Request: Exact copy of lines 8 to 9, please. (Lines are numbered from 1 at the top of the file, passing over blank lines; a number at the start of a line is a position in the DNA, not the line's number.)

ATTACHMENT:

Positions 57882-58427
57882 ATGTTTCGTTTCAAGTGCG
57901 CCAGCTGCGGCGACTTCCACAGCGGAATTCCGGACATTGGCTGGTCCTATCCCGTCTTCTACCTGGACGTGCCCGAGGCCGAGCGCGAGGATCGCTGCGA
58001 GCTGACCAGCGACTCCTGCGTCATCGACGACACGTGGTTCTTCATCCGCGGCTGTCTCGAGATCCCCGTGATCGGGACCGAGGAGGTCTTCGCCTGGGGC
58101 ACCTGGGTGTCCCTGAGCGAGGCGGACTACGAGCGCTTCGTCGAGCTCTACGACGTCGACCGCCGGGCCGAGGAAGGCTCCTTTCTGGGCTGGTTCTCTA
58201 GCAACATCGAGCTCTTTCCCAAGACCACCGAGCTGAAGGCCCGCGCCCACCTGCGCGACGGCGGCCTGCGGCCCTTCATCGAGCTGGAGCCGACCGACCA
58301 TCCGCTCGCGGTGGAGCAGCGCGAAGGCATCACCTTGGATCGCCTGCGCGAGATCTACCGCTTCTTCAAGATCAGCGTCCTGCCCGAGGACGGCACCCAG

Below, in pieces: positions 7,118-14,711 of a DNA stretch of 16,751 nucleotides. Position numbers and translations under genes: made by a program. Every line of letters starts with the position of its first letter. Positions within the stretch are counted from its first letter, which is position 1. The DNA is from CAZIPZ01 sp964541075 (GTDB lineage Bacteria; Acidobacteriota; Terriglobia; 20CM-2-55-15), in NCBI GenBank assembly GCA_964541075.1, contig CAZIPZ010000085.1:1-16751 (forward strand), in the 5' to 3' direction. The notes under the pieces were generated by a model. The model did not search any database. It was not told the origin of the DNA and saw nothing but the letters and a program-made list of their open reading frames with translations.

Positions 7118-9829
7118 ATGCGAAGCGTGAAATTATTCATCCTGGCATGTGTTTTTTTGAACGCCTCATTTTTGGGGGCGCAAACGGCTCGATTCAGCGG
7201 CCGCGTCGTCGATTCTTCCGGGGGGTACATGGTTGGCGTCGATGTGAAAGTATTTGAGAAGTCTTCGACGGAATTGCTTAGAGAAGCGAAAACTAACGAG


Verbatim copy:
Below, in pieces: positions 7,118-14,711 of a DNA stretch of 16,751 nucleotides. Position numbers and translations under genes: made by a program. Every line of letters starts with the position of its first letter. Positions within the stretch are counted from its first letter, which is position 1. The DNA is from CAZIPZ01 sp964541075 (GTDB lineage Bacteria; Acidobacteriota; Terriglobia; 20CM-2-55-15), in NCBI GenBank assembly GCA_964541075.1, contig CAZIPZ010000085.1:1-16751 (forward strand), in the 5' to 3' direction. The notes under the pieces were generated by a model. The model did not search any database. It was not told the origin of the DNA and saw nothing but the letters and a program-made list of their open reading frames with translations.

Positions 7118-9829